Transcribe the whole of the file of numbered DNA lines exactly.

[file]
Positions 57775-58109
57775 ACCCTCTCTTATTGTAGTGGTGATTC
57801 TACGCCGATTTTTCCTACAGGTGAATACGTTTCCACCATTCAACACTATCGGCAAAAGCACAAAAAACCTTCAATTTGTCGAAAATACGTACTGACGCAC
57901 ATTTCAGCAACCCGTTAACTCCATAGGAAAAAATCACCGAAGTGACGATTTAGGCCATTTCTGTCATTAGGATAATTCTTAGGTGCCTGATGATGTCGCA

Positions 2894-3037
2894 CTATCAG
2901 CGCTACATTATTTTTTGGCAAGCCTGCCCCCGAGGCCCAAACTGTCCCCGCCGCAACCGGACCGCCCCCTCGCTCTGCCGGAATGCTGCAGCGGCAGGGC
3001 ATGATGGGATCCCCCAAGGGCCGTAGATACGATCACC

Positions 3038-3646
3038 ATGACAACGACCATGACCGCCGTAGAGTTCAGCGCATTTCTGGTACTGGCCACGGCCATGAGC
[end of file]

Positions 57775-58109
57775 ACCCTCTCTTATTGTAGTGGTGATTC
57801 TACGCCGATTTTTCCTACAGGTGAATACGTTTCCACCATTCAACACTATCGGCAAAAGCACAAAAAACCTTCAATTTGTCGAAAATACGTACTGACGCAC
57901 ATTTCAGCAACCCGTTAACTCCATAGGAAAAAATCACCGAAGTGACGATTTAGGCCATTTCTGTCATTAGGATAATTCTTAGGTGCCTGATGATGTCGCA

Positions 2894-3037
2894 CTATCAG
2901 CGCTACATTATTTTTTGGCAAGCCTGCCCCCGAGGCCCAAACTGTCCCCGCCGCAACCGGACCGCCCCCTCGCTCTGCCGGAATGCTGCAGCGGCAGGGC
3001 ATGATGGGATCCCCCAAGGGCCGTAGATACGATCACC

Positions 3038-3646
3038 ATGACAACGACCATGACCGCCGTAGAGTTCAGCGCATTTCTGGTACTGGCCACGGCCATGAGC